One possible application for Goldman Sachs is in software development, where the company has observed a 20-40% productivity increase during its trials. The goal is for 1,000 developers to utilize generative AI tools by year’s end. However, Argenti emphasized that a well-defined expectation of return on investment is necessary before fully integrating generative AI into production.

To achieve this, the company plans to implement a systematic and strategic approach to adopting generative AI, ensuring that it complements and enhances the skills of its developers. Additionally, Goldman Sachs intends to evaluate the long-term impact of generative AI on their software development processes and the overall quality of the applications being developed.

Goldman Sachs’ approach to AI implementation goes beyond merely executing models. The firm has created a platform encompassing technical, legal, and compliance assessments to filter out improper content and keep track of all interactions. This comprehensive system ensures seamless integration of artificial intelligence in operations while adhering to regulatory standards and maintaining client confidentiality. Moreover, the platform continuously improves and adapts its algorithms, allowing Goldman Sachs to stay at the forefront of technology and offer its clients the most efficient and secure services.

Featured Image Credit: Photo by Google DeepMind; Pexels; Thank you!

Deanna Ritchie

Managing Editor at ReadWrite

Deanna is the Managing Editor at ReadWrite. Previously she worked as the Editor in Chief for Startup Grind and has over 20+ years of experience in content management and content development.

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UK seizes web3 opportunity simplifying crypto regulations



Deanna Ritchie

As Web3 companies increasingly consider leaving the United States due to regulatory ambiguity, the United Kingdom must simplify its cryptocurrency regulations to attract these businesses. The conservative think tank Policy Exchange recently released a report detailing ten suggestions for improving Web3 regulation in the country. Among the recommendations are reducing liability for token holders in decentralized autonomous organizations (DAOs) and encouraging the Financial Conduct Authority (FCA) to adopt alternative Know Your Customer (KYC) methodologies, such as digital identities and blockchain analytics tools. These suggestions aim to position the UK as a hub for Web3 innovation and attract blockchain-based businesses looking for a more conducive regulatory environment.

Streamlining Cryptocurrency Regulations for Innovation

To make it easier for emerging Web3 companies to navigate existing legal frameworks and contribute to the UK’s digital economy growth, the government must streamline cryptocurrency regulations and adopt forward-looking approaches. By making the regulatory landscape clear and straightforward, the UK can create an environment that fosters innovation, growth, and competitiveness in the global fintech industry.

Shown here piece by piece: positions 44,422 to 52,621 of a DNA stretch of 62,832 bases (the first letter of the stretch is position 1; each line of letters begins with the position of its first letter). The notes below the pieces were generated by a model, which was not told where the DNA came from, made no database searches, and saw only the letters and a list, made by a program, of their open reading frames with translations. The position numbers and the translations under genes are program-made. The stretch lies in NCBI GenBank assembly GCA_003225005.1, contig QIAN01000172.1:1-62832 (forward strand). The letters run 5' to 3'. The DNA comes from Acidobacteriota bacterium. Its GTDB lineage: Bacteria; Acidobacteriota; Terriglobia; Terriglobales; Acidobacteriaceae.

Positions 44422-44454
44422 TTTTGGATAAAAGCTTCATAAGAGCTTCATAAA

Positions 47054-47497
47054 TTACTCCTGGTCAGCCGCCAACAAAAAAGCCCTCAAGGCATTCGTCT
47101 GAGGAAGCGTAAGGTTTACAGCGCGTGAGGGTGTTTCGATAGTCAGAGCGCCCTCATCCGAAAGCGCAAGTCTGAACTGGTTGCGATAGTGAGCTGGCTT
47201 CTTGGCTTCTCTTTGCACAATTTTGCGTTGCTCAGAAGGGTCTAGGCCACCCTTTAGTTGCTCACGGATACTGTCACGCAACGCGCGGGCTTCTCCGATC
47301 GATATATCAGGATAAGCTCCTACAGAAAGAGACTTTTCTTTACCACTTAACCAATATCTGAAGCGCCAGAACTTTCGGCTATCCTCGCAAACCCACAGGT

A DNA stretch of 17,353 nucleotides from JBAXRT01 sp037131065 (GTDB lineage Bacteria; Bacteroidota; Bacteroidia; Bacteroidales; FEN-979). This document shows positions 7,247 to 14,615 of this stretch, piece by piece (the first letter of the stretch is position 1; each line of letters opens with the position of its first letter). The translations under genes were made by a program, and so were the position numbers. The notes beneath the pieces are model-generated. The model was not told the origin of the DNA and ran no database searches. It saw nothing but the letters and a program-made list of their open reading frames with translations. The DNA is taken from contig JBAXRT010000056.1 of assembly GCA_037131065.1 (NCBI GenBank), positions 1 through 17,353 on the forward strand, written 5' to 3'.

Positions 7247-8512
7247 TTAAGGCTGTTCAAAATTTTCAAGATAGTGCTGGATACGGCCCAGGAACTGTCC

The Policy Exchange report also recommends not weakening self-hosted wallets or treating proof-of-stake (PoS) services as financial services. This approach aims to protect the fundamental principles of decentralization and user autonomy while strongly emphasizing security and regulatory compliance. By doing so, the UK can nurture an environment that encourages innovation and the continued growth of blockchain technology.

Despite recent strict measures by UK authorities, such as His Majesty’s Treasury and the FCA, toward the digital assets sector, the proposed changes in the Policy Exchange report strive to make the UK a more attractive location for Web3 enterprises. By adopting these suggestions, the UK can demonstrate its commitment to fostering innovation in the rapidly evolving blockchain and cryptocurrency industries while ensuring a robust and transparent regulatory environment.

The ongoing uncertainty surrounding cryptocurrency regulations in various countries has prompted Web3 companies to explore alternative jurisdictions with more precise legal frameworks. As the United States grapples with regulatory ambiguity, the United Kingdom can position itself as a hub for Web3 innovation by simplifying and streamlining its cryptocurrency regulations.

Featured Image Credit: Photo by Jonathan Borba; Pexels; Thank you!

Deanna Ritchie

Managing Editor at ReadWrite

Deanna is the Managing Editor at ReadWrite. Previously she worked as the Editor in Chief for Startup Grind and has over 20+ years of experience in content management and content development.